Early in my career, I learned an invaluable lesson from my boss, Sally, on how words shape expectations and behavior.
She hated the word “problem.”
She would appear to be deaf when one of us approached her with the lament, “I have a problem.” Sally simply wouldn’t respond.
We learned that she would respond if we said, “I have an opportunity.” Over time, she taught us that while those two words were often interchangeable, the former leads to feels like anxiety, anger or angst, while the latter leads to feelings of anticipation, enthusiasm, and optimism.
Rarely do people like having problems.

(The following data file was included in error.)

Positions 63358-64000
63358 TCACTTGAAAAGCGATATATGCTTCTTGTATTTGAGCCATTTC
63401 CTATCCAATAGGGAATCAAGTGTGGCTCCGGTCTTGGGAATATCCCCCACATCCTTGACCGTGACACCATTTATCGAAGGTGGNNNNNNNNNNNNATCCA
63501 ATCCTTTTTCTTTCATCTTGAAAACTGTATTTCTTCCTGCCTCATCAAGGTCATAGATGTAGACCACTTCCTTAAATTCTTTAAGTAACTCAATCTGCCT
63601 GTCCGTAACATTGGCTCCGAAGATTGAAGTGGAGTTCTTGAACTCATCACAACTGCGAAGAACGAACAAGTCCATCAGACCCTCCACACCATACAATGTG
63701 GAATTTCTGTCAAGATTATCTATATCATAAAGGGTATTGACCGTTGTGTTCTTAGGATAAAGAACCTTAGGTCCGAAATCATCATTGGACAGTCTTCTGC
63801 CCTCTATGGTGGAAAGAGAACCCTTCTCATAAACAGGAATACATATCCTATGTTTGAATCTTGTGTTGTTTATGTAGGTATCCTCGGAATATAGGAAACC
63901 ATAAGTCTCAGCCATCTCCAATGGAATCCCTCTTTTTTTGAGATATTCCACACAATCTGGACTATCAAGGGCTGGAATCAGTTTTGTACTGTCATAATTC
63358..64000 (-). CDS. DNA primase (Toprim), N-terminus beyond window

Almost everyone, on the other hand, enjoys having opportunities. Solving problems is a chore. Exploring opportunities is rewarding, creative and fun.
Over time, I learned to say, “Sally, I have an opportunity (with a customer, for example).” I discovered that I felt better, had more interest and energy to resolve the issue, and even became more creative when approaching it.
Try it yourself.
Next time you’re about to say, “I have a problem with – ” try this instead: “I have an opportunity with – “
Yes, at first it might feel awkward like some psychobabble trick, but keep at it. Over time, You will train your mind to reframe issues from things that bring you down to things that are actually empowering.